Irvington to host special tax sale and turkey giveaway

Photo by Chris Sykes
Delores Calloway, third from right, holds a free turkey that she received on Friday, Nov. 9, during the annual pre-Thanksgiving dinner at the Irvington Senior Citizens Center on Springfield Avenue as, from left, Health Department Director Monique Griffith, at large Councilwoman October Hudley, Mayor Tony Vauss, Public Safety Director Tracy Bowers and ISCC Manager Gloria Chisun stand nearby. Another turkey giveaway was scheduled for Tuesday, Nov. 20.

IRVINGTON, NJ — The township had a series of activities scheduled for Tuesday, Nov. 20, including Mayor Tony Vauss and Irvington Neighborhood Improvement Corporation Director Deborah Simpkins’ annual Community Luncheon at the INIC headquarters on 16th Avenue from noon to 3 p.m., a turkey giveaway at the Municipal Building in D. Bilal Beasley Square at noon, and a special tax sale at 11 a.m. in Council Chambers.

In April 2017, the township sold more than $800,000 in liens for vacant abandoned properties through a special tax lien auction conducted in Municipal Council Chambers by Max Spann Real Estate & Auction Co. According to the Spann Co., the auction attracted an enthusiastic group of bidders who purchased 53 tax liens. The auctioneer credited Vauss’ leadership for “intelligently using the law to get these abandoned properties back on the tax rolls” and positioning Irvington in the vanguard of municipalities using recent changes in tax lien sale law to help combat urban blight in their communities.

This year, Vauss said he is hoping for another successful special tax sale.

Vauss said the holiday season is one of the few times of the year when it really is “better to give than to receive,” referring to the Pre-Thanksgiving Community Dinner. Last year, he stopped by the INIC to host this event for seniors from the Irvington Senior Citizens Community Center and needy members of the community, giving away free turkeys to the needy the day before the national Thanksgiving Day holiday.

This year, Vauss and Simpkins said they wanted to make sure the township’s charitable efforts occurred in time for the actual holiday.

“We do this every year, to bring the community together and share the holiday spirit,” said Vauss on Monday, Nov. 19, 2018. “Here in Irvington, we truly believe in one team one dream. And that’s with our entire community, including seniors, children and everyone in-between.”

Vauss stressed that the “team” and “teamwork” his administration espouses was handed down to him and him by his friend, mentor, and role model, the late Municipal Council President and Essex County Freeholder D. Bilal Beasley. Vauss said teaming up with Simpkins, Public Safety Director Tracy Bowers, Deputy PSD Director John Brown, Recreation and Cultural Affairs Department Director Donald Malloy, Health Department and Senior Services Director Dr. Monique Griffith and others to spread goodwill and feed the hungry is the right thing to do.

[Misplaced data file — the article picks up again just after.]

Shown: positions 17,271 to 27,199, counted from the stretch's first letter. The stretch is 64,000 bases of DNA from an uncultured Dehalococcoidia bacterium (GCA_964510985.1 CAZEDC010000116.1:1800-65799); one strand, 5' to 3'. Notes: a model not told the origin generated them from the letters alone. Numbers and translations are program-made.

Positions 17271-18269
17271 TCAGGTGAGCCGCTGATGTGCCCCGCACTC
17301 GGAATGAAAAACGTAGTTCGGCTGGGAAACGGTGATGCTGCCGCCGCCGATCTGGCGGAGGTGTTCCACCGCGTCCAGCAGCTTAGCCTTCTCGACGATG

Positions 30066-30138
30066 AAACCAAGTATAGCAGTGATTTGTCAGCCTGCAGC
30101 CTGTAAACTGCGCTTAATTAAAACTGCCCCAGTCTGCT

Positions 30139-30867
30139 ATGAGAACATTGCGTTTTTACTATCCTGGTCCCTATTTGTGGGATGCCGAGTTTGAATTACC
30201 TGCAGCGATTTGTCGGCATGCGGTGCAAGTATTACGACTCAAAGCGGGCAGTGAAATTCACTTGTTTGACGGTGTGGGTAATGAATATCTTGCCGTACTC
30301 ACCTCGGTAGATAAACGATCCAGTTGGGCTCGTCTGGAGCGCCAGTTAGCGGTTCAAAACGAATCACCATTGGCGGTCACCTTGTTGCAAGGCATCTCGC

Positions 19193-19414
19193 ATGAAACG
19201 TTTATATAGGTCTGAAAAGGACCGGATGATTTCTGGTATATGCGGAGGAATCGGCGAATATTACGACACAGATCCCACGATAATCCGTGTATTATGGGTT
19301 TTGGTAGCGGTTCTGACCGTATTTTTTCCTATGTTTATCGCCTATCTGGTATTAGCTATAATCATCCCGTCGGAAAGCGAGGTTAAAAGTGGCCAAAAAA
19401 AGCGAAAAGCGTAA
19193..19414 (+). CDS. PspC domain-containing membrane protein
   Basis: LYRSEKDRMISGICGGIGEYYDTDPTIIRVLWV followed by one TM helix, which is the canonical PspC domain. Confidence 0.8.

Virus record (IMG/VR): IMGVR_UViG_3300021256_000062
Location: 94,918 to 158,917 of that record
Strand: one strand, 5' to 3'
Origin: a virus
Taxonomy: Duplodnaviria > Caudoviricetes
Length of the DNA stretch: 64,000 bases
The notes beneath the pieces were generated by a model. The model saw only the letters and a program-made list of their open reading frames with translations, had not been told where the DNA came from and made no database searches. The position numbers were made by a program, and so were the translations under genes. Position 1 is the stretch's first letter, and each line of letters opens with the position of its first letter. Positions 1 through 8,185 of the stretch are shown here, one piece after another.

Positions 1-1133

“We’re doing what we normally do here in the township of Irvington, which is take care of our residents,” said Vauss on Monday, Nov. 19. “We have a great meal prepared and I want to make sure that we get to it and serve everyone, so everyone has a joyous holiday season.”

Simpkins agreed with Vauss.

“This was a total Team Irvington Strong effort, with members of the Fire Department and the Police Department that are standing by trimming boxes filled with stuffing, vegetables, cranberry juice, rice and macaroni and cheese that goes with the turkeys and the hens that we’re giving away,” said Simpkins on Nov. 17, 2017. “The Fire Department and the Police Department every year collaborate with us and help us be able to provide the families in Irvington with a full Thanksgiving dinner.”

Bowers said said everyone in Irvington’s government shares the goal of seeing residents eat well and be well this holiday season.

“Police, fire, we’re all one, so it’s a great time in a great city,” said Bowers on Friday, Nov. 9.

Malloy agreed about the importance of serving people in need during the holidays.

“It is a cultural affair, but it’s one that I’m happy to be a part of getting ready to serve the residents here in the township,” said Malloy on Monday, Nov. 19. “I think it’s more work at this time of year, because we are in the community and we’re going out into the community to make sure that people have what they need. Sometimes, this holiday season is a tough one for some of our residents who have lost loved ones, so we want to make that as comforting to them as we possibly can.”